Now this is where most of you will get confused and run yourself ragged by going in circles. It absolutely doesn’t have to be that way. You’ll find that when you assess your sample in a specific order you’ll be able to eliminate the fitting issues in a step by step fashion. Here is the order to work. 

  1. First assess whether your sample feels too tight. It is difficult to assess a garment correctly if it is too tight so release those areas first.
  2. Next, assess length. Aligning the bust, waist and hip level to that of your body will bring the proportion of the garment in alignment with your proportion and put the darts and curves of the garment into the correct position for you.
  3. Contour shaping comes next. Contour shaping refers to the shape of the pattern which is created by using darts and seams that address the curves of the body. Here you’ll assess if the shaping for back, bust, waist and hips are adequate for you.
  4. Width and Girth issues come last because it is likely that you solved them in the initial pattern adjustments, but you must determine if you need to make further adjustments here. 

That’s just a quick summary of step five, you’ll get a full list of what to look for and the order to work inside the perfect fit guide. Download your copy today.

STEP SIX: Adjust and Refine the Pattern

When you’ve assessed your sample for fitting changes you must take those changes back to the pattern so that you can test if your assessment was correct. The best way to approach this is to make the same adjustments to the pattern in the same order that you assessed the muslin.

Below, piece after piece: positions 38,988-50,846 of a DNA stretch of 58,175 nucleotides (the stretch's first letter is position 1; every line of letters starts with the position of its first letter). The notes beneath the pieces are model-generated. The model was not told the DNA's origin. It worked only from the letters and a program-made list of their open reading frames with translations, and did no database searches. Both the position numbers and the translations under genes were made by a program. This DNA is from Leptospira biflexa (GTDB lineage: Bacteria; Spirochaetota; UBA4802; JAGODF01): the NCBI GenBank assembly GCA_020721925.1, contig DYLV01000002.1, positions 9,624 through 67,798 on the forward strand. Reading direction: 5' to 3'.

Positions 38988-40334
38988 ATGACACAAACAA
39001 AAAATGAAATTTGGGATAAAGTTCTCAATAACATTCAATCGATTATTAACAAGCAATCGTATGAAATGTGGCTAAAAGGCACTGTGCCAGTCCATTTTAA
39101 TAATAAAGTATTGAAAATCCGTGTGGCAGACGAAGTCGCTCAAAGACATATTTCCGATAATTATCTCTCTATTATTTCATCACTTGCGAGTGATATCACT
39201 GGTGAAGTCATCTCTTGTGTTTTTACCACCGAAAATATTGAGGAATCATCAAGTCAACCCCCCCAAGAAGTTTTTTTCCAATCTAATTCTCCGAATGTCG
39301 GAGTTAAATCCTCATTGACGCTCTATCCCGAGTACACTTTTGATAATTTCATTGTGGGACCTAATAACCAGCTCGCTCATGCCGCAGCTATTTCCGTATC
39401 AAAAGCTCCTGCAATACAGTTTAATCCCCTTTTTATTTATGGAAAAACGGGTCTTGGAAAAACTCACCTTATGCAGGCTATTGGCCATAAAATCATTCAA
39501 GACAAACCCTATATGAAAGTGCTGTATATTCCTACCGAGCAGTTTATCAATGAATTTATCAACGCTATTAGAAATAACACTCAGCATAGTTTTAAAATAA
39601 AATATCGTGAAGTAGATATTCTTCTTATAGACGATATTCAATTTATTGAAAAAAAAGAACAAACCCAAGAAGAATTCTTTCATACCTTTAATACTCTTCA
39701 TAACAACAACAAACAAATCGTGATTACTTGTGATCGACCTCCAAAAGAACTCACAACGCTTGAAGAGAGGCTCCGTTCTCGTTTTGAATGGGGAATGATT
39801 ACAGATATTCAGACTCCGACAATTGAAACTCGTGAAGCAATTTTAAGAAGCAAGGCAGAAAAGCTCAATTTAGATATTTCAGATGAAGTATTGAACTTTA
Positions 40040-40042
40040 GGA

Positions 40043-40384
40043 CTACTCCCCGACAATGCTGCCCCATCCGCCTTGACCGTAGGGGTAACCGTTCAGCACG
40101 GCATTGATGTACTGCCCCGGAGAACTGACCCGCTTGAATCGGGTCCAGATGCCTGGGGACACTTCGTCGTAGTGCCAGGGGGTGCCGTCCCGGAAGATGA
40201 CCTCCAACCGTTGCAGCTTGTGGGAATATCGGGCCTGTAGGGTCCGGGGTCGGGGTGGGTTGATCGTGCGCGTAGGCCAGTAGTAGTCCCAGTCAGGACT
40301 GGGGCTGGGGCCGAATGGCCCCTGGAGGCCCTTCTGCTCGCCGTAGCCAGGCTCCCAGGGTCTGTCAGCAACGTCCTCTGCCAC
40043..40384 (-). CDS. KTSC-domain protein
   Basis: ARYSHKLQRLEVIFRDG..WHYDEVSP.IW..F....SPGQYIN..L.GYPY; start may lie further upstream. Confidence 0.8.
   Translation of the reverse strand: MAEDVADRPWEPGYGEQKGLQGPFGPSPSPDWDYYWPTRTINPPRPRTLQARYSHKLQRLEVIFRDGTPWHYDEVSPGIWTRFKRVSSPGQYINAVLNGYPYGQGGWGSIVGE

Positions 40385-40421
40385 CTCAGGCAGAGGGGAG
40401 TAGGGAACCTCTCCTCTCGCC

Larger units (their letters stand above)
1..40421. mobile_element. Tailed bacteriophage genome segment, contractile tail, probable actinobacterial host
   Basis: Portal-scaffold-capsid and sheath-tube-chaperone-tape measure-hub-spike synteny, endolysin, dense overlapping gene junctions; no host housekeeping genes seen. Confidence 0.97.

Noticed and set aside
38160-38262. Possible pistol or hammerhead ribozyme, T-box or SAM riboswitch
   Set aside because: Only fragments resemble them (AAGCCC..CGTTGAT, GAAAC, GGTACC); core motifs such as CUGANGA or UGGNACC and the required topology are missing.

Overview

Length, Contour, Width, Girth.

Always working in this order will help keep you from going in circles. You’ll find a list of helpful tips for adjusting and refining patterns inside The Perfect Fit Guide

Once you’ve completed step six and have a refined pattern you can then make the decision of whether to make another sample or cut into your fashion fabric. I always recommend a second sample but if your changes are minor go ahead and dive into sewing your garment in some fashion fabric.

I hope you found this helpful in highlighting some of the important information covered in The Perfect Fit Guide. I’ve already highlighted some of my other video tutorials that will reinforce these ideas and give you practical solutions to solving some of the fitting issues that may arise for you. You can find even more in depth tutorials at

Next week I’m sharing three tips for choosing the right pattern size. I hope you’ll join me. I’ll chat with you soon, by for now!

All My Best,